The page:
Along with his cultural observations, life and faith songs, singer/songwriter and guitarist Bill Douglass likes to write pieces that are quirky and humorous such as his song “I Lost my Turkey in Albuquerque.”
The song’s chorus goes like this:
"I lost my turkey in Albuquerque
homemade stuffin', corn muffins,
green been casserole
were scattered west of Amarillo"
"We dropped our — pumpkin pies
under blue desert skies
no doubt some coyotes were wishin' for
some whipped cream that night"
"And I think some vultures had a party
from Edgewood to Moriarty
yeah, we lost our turkey and all the parts
but thank God, we didn't lose our hearts
on that Thanksgiving Day we'll never forget."
Originally from the Southern Tier region of Upstate New York, Douglass moved to Nashville, Tenn., in 2010, where he did a lot of songwriting, as well performances at different venues and musical collaborations.
He released his full CD, “Start Again,” in 2019, and moved to Sparta, N.C., in April 2020.
“Start Again” includes mostly upbeat songs.
“I’m more acoustic Americana, but this one was also flavored pop,” Douglass said.
Since moving to Sparta, he has played at O'Callahan's Publick House in Mocksville, Shelton Vineyards in Dobson, Table 31 in Mooresville, as well as a number of venues in and around Sparta, including Laconia, Big Foot Lounge, Trojan Patio and Pines Restaurant.
Most recently he went on the road to Florida and the Little River area in South Carolina.
Q: How would you describe your art?
Answer: I am a songwriter, guitarist, singer and general creator of music. I deal with a wide range of subjects in my songs, many of which generally don't fall into "mainstream" categories. However, as a working musician, I have a variety of cover songs, instrumental guitar compositions and other music to fit the venue where I am playing. Here is a sampling of some of my original song titles with one-line descriptions.
“Start Again.” No matter how many failures and disappointments, there's a new day of promise and opportunity to start again if we don't lose faith and hope.
“Die Trying.” Pursuing something is better than throwing in the towel on your pursuits, dreams and callings.
“Waiting Out the Rain.” An honest expression of times in life when we are doing well just to survive, cope and get by.
“Better Off Without You.” Freedom from addiction presented in a light-hearted way.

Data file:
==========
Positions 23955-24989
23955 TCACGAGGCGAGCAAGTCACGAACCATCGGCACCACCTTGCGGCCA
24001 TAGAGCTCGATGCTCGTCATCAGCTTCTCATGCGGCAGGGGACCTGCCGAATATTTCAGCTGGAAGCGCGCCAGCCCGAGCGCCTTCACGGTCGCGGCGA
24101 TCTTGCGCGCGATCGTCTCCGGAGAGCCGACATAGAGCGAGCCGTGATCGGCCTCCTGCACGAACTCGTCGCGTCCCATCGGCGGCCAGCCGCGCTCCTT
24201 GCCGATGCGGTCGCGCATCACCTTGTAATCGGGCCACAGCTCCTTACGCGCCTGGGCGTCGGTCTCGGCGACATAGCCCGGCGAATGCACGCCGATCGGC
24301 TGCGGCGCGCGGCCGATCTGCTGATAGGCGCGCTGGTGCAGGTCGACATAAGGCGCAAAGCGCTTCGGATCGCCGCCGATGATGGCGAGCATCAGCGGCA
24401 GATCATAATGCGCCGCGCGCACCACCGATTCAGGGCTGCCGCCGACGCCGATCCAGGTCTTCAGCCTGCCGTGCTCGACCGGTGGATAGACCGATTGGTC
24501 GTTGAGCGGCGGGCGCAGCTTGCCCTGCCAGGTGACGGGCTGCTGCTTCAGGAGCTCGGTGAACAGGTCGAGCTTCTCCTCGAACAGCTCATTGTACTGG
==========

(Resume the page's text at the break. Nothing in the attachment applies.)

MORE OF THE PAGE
“Far Cry From Freedom” and “Welcome to the New Dark Ages.” Two songs that are cultural observations.
“I Lost my Turkey in Albuquerque.” Humorous story about having your Thanksgiving dinner fall out of a hole in the trunk of your car.
Q: How have you evolved as an artist?
Answer: I've been at it a while, so I've gone through several versions of my musical self, personal crises, etc. All of that is wrapped up in my music in some form. As far as tastes, styles, etc., what I listen to today is not necessarily what I listened to 10 or 20 years ago.
Because I'm playing at a variety of venues, I've integrated more diverse musical styles such as jazz into not just my songwriting but also my instrumental guitar music. But I'm still all over the place — folk, pop, jazz.
Also, partly because of spending 10 years or so in Nashville, I have elements of country, Americana and folk woven in. I would still describe myself as a contemporary or pop/folk artist.
Q: Who has influenced your art?
Answer: Because I've gone through a lot of changes and phases both in my life and music, there's quite a range of musical influences over the years. As I mentioned, who I listen to today is not who I listened to 20 years ago, though I certainly still appreciate the music of that day.
Here's a small sampling in no order whatsoever: James Taylor, Bruce Hornsby, Doobie Brothers, America, Eagles, Phil Keaggy, Beatles, Rich Mullins and hundreds of others throughout the 70's and 80's, as well as a bunch you've probably never heard of.
I've seen and heard so many great artists in Nashville and other places that you'll never hear on the radio, but from whom I have gleaned things from, whether it is in stage presentation, songwriting, guitar playing, connecting with the audience, etc.
Also, because of the internet and YouTube, we have so much exposure to a huge number of musicians of all flavors and this has greatly expanded my influences and musical horizons even lately. Quarantines have motivated a lot of artists of all flavors to post much more online.
Q: What is your biggest challenge?
Answer: I'll answer this in general terms and leave the obvious COVID factor out of it. Obviously, the changes brought about because of that have greatly affected everyone, and I am no exception. But in general, taking the reigns of my career and realizing that I've got to be the CEO of “Bill Douglass Incorporated” to continue to take my career to the next level — not just supporting myself with my music, but getting more exposure and creating a wider range of opportunities.
In other words, doing all the business and marketing activities, as well as taking the quality of everything to a higher level. The tough, abnormal times we are in make it all exponentially more difficult, but at the same time, if it weren't for these challenges, I wouldn't have been pushed to do what I'm doing. Not to sound like a motivational book, but challenges are the springboard for new opportunities, new horizons, etc.
Put another way, sometimes if I'm not forced into doing something, I avoid doing it, even if I know it will help my future and career.
Q: What does art do for you?
Answer: My music brings me life. It is what I do when I have time to do what I want to do. It's what I do instead of doing other things I should be doing. I would do it even if it wasn't my job/living. I consider it a God-given thing that I am thankful to be able to do.
Fran Daniel writes about artists — visual, musical, literary and more — weekly in Relish. Send your story ideas to firstname.lastname@example.org or call 336-727-7366.